Nader Khalili (1936-2008) was an architect, teacher and inventor of the SuperAdobe construction method. Mr. Khalili’s innovative method was inspired by Rumi – the 13th century mystic poet – and the ancient Middle Eastern architecture he encountered on a five-year motorcycle ride across his homeland in the Islamic Republic of Iran (Iran). Combining Rumi’s philosophy on nature with ancient building methods and modern technology and know-how, Mr. Khalili developed his novel ideas into construction techniques.
Because his invention is easy to use, ecologically friendly and inexpensive, the new buildings are preserving the environment and radically improving the quality of life of countless people around the world.
Based on ancient but simple human shelters, the SuperAdobe – also called the super block system – uses layers of sand-filled bags that are coiled and placed one upon the other. The bags are securely attached into a dome-shaped structure using barbed wire. For extra stability, the buildings or adobe (a structure made of sun-dried clay or soil bricks) is held together using cement, lime, or asphalt emulsion. The adobe structure is simple in appearance but strong and resistant to floods, fires, hurricanes and earthquakes. It provides insulation against both heat and cold, and can be quickly constructed by men, women and young adults.
In order to convert his idea into a viable project, Mr. Khalili approached the National Aeronautic and Space Agency (NASA) in the United States of America (USA) for research and development (R&D) support. NASA was a willing partner because it was interested in developing simple yet secure habitats on the moon and on Mars.
In 1984, Mr. Khalili presented his ideas to a NASA symposium (“Lunar Bases and Space Activities of the 21st Century”). The architect’s presentation was titled “Magma Structures,” and based on the Geltaftab System (a system whereby the entire earthen structure is treated as a kiln and fired to form a monolithic mass) and “Velcro-Adobe” (which later became SuperAdobe).
Mr. Khalili collaborated in further R&D at various institutions including the Los Alamos National Laboratory, in New Mexico, USA, and with the Space Studies Institute at Princeton University. Working with McDonnell Douglas Space Systems labs, the architect explored ways in which the sun could be harnessed to melt and fuse luna soil into shapes and forms with building applications.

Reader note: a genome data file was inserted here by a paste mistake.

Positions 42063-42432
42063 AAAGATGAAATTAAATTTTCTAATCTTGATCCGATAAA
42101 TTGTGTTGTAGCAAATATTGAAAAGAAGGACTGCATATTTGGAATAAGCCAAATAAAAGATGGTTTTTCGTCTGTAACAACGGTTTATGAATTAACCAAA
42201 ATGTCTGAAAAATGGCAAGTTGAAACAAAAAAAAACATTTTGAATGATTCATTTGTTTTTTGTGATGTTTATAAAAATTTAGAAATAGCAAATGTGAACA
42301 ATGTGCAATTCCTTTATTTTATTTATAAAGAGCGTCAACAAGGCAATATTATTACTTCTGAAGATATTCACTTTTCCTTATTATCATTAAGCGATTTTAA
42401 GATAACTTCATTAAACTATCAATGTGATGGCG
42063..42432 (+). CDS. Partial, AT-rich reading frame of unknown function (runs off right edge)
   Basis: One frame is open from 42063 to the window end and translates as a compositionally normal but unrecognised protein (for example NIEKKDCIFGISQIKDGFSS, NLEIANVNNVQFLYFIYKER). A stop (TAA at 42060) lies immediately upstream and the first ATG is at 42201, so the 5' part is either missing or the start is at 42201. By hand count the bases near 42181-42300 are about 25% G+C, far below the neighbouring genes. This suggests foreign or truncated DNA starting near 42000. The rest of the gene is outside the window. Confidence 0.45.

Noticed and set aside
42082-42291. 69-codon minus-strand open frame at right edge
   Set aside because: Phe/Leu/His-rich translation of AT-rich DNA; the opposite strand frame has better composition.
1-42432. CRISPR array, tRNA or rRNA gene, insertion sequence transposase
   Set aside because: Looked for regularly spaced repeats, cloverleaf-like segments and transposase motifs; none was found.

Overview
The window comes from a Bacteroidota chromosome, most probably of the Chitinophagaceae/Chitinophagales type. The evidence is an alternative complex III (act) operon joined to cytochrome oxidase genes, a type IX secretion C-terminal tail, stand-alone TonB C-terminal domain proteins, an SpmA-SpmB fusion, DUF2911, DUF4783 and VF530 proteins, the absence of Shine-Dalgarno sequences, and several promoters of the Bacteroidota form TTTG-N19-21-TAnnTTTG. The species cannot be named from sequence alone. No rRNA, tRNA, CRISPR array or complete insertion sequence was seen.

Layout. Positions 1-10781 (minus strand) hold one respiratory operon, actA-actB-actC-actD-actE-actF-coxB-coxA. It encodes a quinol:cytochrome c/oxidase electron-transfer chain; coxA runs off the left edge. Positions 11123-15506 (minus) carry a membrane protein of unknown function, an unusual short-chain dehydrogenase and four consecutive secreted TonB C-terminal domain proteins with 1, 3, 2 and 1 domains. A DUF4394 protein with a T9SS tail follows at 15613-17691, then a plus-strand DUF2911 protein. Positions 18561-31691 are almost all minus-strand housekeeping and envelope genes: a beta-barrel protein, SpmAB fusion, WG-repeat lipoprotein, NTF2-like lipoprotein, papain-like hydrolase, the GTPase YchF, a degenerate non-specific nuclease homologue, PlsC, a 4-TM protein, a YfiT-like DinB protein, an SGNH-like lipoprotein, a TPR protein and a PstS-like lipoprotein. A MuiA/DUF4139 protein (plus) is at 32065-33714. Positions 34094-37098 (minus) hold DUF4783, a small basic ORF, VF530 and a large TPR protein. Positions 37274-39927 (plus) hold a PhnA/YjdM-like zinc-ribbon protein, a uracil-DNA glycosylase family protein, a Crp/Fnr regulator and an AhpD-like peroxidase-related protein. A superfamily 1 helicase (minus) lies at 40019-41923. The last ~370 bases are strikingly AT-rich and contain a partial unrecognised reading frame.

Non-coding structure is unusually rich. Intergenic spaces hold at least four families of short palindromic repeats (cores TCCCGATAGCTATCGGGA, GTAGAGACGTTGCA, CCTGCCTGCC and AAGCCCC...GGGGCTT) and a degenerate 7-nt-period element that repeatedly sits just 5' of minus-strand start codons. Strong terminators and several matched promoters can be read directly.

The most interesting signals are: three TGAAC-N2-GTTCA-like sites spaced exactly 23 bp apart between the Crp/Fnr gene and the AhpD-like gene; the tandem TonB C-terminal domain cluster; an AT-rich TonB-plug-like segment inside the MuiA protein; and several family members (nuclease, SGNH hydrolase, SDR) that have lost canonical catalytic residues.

In 1986, Mr. Khalili continued his R&D by founding the Geltaftan Foundation (“Gel”, means “clay”, and “taftan”, means “firing, baking, and weaving clay” in the Persian language) whose aims are to create earth-based ceramic houses. By 1991, the entrepreneur incorporated the foundation into a new non-profit and charitable organization – The California Institute of Earth Art and Architecture (Cal-Earth) – where he taught SuperAdobe building technology based on Rumi’s philosophy (such as “Yekta-i-Arkan” – unity of elements).
Cal-Earth is guided by three principles: (1) shelter is a basic human right; (2) every human being should be able to build a house for him or herself; and, (3) the best way to provide shelter for increasing human populations is by building with earth. Although Mr. Khalili’s focus at the foundation was on fired, ceramic buildings, at Cal-Earth the focus shifted to sand-bag based buildings that would culminate in the development of SuperAdobe.
Prototypes of SuperAdobe were built and have been tested successfully for the city of Hesperia, the state of California, USA, and passed industry building standards – the Uniform Building Code – for California (a region renowned for earthquakes).
A typical SuperAdobe building has an 8 to 10 foot interior diameter dome with about 120 square feet or less in floor area. The technology is resistant to earthquakes, fire, flood, and hurricanes. It has a thermal mass (where heat is absorbed in hot environments or given off in cold ones) which creates comfortable living spaces based on the long-standing, sustainable architectural methods of harsh climatic environments such as in Iran.